Back when I used to visit middle schools to do on-site repairs, cracked bocals were a common occurrence. A bocal is that metal straw-looking thing that bassoon players stick their reeds on and blow into. In the hands of a middle school student, they are prone to damage. They aren’t a solid tube, but are drawn into a tube shape from sheet nickel or brass, then soldered along the seam to seal the tube. This seam is a weak point, and once it cracks, it’s really tricky to fix. Combine that with the fact that bocals are very easy to dent, and the result is a lot of broken bassoon bocals lying around band rooms across the state of Texas. When I asked the head technician at Fox bassoons how to fix a cracked and dented bocal, he said it wasn’t worth it, that it would never play the same again, and the most practical thing in his opinion was to get another one from the factory. I personally disagree with this philosophy, but after trying to repair a few, I had to concede that it was just easier and cheaper to call up the parts department and order a new bocal.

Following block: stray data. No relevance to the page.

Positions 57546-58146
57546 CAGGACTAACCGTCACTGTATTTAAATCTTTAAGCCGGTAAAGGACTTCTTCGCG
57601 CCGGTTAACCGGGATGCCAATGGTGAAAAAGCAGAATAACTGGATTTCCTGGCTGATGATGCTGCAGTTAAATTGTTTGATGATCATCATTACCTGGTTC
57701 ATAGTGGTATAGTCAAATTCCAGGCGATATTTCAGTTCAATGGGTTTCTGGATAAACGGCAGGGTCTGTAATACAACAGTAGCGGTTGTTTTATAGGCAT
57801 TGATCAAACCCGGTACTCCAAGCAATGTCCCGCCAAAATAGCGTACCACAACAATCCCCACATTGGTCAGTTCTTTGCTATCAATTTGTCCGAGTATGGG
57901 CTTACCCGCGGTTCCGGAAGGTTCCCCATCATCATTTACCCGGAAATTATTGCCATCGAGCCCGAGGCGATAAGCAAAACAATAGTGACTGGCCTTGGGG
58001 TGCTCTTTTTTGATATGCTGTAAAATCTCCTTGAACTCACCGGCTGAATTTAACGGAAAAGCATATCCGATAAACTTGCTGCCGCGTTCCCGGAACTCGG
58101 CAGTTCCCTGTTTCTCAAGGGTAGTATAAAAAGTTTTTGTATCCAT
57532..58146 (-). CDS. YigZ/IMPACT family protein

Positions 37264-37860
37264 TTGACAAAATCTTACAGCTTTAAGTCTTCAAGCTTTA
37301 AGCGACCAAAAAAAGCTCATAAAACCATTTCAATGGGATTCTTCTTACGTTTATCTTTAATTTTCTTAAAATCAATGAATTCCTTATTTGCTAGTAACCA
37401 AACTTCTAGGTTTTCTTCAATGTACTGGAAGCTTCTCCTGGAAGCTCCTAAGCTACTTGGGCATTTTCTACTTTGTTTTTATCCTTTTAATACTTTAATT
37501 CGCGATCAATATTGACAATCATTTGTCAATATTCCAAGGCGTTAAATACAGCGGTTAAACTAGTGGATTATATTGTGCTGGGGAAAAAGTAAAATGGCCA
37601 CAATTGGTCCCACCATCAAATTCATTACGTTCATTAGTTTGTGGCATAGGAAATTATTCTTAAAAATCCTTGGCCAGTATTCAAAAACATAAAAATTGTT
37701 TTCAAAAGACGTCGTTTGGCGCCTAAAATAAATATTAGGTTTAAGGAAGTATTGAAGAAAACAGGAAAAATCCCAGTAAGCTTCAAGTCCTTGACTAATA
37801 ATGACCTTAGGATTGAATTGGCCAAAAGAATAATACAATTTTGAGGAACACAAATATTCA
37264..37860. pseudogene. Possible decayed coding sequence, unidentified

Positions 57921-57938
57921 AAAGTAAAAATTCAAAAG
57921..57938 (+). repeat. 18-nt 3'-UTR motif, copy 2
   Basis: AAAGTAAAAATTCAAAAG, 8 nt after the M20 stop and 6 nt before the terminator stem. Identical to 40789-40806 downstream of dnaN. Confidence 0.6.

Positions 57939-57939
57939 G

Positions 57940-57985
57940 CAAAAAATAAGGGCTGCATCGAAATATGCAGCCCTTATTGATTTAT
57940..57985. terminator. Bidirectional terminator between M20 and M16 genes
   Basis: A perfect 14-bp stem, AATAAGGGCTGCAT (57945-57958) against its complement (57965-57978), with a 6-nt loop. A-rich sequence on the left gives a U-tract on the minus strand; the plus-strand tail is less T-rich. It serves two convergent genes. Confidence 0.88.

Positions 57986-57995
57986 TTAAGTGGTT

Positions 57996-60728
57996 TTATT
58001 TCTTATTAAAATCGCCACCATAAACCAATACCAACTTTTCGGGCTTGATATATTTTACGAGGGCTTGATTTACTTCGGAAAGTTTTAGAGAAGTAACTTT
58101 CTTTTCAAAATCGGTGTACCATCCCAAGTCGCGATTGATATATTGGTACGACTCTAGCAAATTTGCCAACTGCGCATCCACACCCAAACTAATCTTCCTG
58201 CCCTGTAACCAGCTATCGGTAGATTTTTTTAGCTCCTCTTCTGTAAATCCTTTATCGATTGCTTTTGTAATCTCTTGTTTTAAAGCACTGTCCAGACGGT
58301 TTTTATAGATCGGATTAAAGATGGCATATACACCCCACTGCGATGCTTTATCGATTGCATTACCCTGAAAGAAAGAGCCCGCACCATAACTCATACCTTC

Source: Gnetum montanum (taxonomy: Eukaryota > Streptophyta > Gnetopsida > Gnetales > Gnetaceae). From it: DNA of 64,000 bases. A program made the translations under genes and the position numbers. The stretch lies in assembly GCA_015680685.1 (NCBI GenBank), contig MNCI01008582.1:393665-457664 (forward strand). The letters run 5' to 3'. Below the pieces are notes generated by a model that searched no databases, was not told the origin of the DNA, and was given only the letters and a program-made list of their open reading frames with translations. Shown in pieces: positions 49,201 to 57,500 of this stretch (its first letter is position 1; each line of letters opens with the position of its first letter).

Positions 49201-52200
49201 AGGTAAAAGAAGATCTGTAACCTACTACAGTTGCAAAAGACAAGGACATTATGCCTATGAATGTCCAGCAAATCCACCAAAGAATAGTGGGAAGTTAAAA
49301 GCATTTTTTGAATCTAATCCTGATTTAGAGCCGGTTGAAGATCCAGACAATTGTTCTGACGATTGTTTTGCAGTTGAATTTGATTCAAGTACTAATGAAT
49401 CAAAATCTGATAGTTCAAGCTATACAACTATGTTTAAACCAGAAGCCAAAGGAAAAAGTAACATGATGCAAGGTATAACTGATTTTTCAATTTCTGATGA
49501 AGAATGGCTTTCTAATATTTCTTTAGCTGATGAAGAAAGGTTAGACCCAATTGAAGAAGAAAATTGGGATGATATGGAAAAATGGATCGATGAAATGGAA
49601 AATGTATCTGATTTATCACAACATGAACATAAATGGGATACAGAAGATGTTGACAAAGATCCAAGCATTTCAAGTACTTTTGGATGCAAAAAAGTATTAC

Necklace length is 20 inches. Chain is sterling silver. Bead caps are pewter. Beads are onyx.
METAL ALLERGY ALERT: the bassoon bocal is nickel plated, so if you have severe allergies to nickel, this is not the piece for you, unless you wear it over a shirt or blouse. I can also coat the metal in epoxy if your allergies aren't as severe.